COVID-19 has put far greater emphasis on sustainability as a corporate social responsibility and business resiliency as a board-level priority. Globally, most firms now acknowledge the need to undertake climate action and improve their environmental sustainability performance.
But APAC firms are still very far apart in terms of what practices to implement and how aggressively to implement them. Government policies and positions are also wildly inconsistent, creating confusion and giving many firms cover to delay desperately needed action.
We analyzed the sustainability policies of a cross-section of large APAC firms to gauge the current state of sustainability efforts across the region. As part of this research, we reviewed publicly available information, including (where possible) the annual sustainability reports of 127 large companies in 12 key markets: Australia, China, Hong Kong, India, Indonesia, Japan, Malaysia, New Zealand, Singapore, South Korea, Taiwan, and Thailand.
Given their size and environmental footprint, these firms’ policies will have the greatest near-term impact on climate action in the region. The good news is that a growing number of APAC firms are making public climate action and environmental sustainability commitments to reduce waste and energy usage and cut greenhouse gas (GHG) emissions.
The State Of Sustainability Among Large Firms In Asia Pacific
Unfortunately, too many firms’ sustainability plans remain limited, or in some cases simply performative. To make matters worse, many firms put these limited plans on hold during the pandemic. But this will change rapidly through 2022 as:
- Climate risks are growing and impossible to ignore. The extreme bushfires in Australia in late 2019 and early 2020 not only destroyed an area the size of Sri Lanka, but also released 715 million tons of carbon dioxide into the air. In July 2021, the central city of Zhengzhou, China was hit with a year’s worth of rain in just three days. Auckland International Airport’s analysis indicates that without direct climate action, the frequency and intensity of flooding will impact its ability to continuously operate by 2090.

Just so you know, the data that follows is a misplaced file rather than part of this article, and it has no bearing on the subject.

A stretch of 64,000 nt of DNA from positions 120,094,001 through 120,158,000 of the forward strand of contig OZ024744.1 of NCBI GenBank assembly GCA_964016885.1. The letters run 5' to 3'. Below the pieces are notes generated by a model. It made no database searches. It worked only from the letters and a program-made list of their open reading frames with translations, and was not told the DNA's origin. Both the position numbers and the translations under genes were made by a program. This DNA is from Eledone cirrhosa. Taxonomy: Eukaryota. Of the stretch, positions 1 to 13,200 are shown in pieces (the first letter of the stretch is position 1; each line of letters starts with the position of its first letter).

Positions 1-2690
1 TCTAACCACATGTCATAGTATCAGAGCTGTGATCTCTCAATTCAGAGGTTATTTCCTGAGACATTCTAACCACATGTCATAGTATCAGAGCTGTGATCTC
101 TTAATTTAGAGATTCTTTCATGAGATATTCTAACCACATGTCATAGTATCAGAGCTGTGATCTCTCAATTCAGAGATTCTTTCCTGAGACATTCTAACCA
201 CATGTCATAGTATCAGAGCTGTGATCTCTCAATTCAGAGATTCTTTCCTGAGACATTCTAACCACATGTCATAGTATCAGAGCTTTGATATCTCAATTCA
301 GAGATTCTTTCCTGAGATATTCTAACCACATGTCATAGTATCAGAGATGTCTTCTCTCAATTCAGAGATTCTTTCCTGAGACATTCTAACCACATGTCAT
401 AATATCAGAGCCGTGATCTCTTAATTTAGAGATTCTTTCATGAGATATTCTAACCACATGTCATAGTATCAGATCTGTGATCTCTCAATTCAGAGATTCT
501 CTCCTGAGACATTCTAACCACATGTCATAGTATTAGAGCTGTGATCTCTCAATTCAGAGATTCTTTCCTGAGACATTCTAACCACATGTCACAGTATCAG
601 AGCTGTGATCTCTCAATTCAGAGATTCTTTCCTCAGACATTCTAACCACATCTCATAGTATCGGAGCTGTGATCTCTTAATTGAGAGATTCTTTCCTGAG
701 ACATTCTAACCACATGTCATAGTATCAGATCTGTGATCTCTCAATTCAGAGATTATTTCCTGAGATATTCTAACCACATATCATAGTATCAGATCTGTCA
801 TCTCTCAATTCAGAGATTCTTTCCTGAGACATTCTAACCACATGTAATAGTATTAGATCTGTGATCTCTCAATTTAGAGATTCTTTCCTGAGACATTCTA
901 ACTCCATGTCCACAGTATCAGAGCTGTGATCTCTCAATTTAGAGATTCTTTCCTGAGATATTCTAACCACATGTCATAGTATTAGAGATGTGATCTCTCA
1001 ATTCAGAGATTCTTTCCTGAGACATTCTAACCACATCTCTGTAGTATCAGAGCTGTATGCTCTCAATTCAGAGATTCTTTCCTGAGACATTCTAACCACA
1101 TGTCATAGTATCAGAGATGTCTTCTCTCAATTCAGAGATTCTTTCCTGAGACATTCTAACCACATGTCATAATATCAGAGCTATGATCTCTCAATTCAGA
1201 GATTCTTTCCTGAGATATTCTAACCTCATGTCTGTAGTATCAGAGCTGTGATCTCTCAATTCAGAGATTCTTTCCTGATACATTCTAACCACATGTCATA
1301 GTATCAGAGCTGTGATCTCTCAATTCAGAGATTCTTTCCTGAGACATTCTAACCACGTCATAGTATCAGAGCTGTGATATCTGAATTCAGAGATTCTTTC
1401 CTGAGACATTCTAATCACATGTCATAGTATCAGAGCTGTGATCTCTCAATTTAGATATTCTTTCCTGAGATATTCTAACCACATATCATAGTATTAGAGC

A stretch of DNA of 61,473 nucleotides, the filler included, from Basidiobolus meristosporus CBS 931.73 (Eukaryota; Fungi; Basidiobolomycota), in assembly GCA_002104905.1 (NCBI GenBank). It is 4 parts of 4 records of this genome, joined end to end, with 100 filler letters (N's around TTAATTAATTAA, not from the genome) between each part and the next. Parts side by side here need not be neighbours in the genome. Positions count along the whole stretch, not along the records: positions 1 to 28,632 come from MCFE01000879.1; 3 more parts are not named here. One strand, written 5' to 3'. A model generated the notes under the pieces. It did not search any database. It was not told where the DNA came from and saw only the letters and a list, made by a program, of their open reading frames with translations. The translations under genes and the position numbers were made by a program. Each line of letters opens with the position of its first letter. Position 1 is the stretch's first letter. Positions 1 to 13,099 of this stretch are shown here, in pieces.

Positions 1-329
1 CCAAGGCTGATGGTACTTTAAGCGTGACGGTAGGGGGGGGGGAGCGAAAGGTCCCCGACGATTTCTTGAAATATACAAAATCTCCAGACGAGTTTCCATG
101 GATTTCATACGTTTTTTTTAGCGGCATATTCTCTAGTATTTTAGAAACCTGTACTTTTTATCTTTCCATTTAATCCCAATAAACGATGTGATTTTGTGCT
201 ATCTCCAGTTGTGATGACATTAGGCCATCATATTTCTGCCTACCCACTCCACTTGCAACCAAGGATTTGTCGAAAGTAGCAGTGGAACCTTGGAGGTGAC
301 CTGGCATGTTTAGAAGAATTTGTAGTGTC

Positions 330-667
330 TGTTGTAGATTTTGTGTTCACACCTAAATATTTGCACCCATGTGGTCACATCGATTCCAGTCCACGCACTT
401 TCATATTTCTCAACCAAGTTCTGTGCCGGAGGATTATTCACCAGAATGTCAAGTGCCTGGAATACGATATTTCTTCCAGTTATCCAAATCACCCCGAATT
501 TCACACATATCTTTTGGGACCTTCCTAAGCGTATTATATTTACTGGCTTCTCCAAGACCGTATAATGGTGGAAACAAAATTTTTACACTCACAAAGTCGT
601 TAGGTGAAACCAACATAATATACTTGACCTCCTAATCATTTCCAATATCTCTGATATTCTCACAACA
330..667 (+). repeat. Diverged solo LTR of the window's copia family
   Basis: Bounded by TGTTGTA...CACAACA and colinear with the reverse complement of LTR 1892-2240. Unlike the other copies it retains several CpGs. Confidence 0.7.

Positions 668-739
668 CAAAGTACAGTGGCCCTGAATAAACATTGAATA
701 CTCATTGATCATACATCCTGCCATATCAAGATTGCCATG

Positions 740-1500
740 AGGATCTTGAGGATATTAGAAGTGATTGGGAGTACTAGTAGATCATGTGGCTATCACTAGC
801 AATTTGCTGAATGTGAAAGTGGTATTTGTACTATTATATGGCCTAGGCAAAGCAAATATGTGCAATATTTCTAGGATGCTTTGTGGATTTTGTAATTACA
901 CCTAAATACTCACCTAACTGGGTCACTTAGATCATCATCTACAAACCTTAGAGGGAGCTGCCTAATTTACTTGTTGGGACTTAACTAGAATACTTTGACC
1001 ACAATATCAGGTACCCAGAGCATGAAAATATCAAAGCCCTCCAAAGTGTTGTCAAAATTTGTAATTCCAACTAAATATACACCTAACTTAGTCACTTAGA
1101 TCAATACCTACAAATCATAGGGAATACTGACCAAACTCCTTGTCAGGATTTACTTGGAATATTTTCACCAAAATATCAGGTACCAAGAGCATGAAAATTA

- Customers and employees expect action. The pandemic has driven a rise in the prevalence and intensity of values-based consumers who are rethinking their priorities, focusing more on the environment, and beginning to pressure brands to take action. This also applies to employees, who increasingly factor corporate values into decisions on which companies to work for.
- Investor pressure, and opportunities, are growing sharply. As the pressure to embrace sustainability mounts for firms, institutional investors have emerged as enablers via sustainable finance and as gatekeepers by monitoring the environmental, social, and governance (ESG) credentials of the investments under management. To spur sustainable investments, countries including India, Malaysia, and Thailand published guidance on ESG guidelines and reporting. Hong Kong and Singapore are going further, racing to establish themselves as regional hubs for sustainable finance.
- Government incentives evolve into mandates. Climate-related legislation varies widely across the region. ESG regulations, for instance, remain fragmented, and unlike the European Union, there are currently no regional ESG disclosure frameworks in Asia Pacific. But this is set to change. New Zealand is the first country in the world to enact a law forcing financial services firms to assess the effects of climate change on their own investments as well as companies they lend money to. Singapore’s efforts to reduce the release of hydrofluorocarbons has quickly expanded from grants encouraging alternative approaches to regulations forcing compliance.
This blog post is part of Forrester’s COP26 series. For more Forrester insights on sustainability, see the full set of Forrester’s climate action blogs.